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海の中を泳ぐよ
umi no naka wo oyogu yo

"wo" is the direct object particle, so does this mean "swim the in the sea?" But that doesn't make much sense.

This was from a children's colouring sheet showing a character swimming through the sea. Nothing else was written.

marked as duplicate by istrasci, Dono, Chocolate Feb 21 at 15:28

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  • Can you clarify: which part of sentence you translated as the? In my opinion "the" is quite unique in English and has not a direct analogue in Japanese (as in my mother tongue - Russian too) – Alex Yu Feb 20 at 21:56
  • I first interpreted the Japanese sentence as "swim the sea," similar to "eat the apple." That is why I wrote "swim the in the sea" as my first translation. – kumikan Feb 21 at 17:23
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It actually means "swim through the sea!"(Exclamation added because the sentence ends with yo.)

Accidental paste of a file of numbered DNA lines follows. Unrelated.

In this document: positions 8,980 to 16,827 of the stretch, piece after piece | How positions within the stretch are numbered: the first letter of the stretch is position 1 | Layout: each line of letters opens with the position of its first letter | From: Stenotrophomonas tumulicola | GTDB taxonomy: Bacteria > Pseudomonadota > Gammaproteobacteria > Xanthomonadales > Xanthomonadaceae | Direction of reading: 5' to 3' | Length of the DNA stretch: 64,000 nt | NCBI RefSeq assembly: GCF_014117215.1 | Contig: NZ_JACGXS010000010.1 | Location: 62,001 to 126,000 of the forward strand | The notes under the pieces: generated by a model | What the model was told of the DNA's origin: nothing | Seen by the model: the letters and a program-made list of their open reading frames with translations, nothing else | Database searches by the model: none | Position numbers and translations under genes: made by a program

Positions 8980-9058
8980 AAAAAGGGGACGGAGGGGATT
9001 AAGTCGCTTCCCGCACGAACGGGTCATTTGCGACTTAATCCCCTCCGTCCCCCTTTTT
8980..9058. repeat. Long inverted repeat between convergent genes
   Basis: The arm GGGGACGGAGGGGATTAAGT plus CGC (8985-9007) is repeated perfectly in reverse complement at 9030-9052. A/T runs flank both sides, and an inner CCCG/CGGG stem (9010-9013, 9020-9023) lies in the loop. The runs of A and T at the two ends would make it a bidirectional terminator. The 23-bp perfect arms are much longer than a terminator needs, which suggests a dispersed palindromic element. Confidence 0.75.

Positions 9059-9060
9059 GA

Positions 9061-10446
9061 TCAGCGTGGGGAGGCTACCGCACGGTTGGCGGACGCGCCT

Some motion verbs use "wo" instead of "ni" despite being intransitive. See: Direct objects of motion verbs and help with the difference between を and に

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With verbs of motion,

  • に and へ indicate destination
  • を means 'along (road, river)' or 'across' (going from A to B)
  • で is where you do something (not going anywhere).

The latter case has no real change of location, like swimming in a pool. To me this is simply the で for verbs of action (swimming in a pool is an action but does not go anywhere, so in this context it is not a verb of motion).

を is foremost the particle for direct objects, but that does not mean that it always is. Likewise, に is the particle for indirect objects, but one does not generally consider that '[place]に' is an indirect object.

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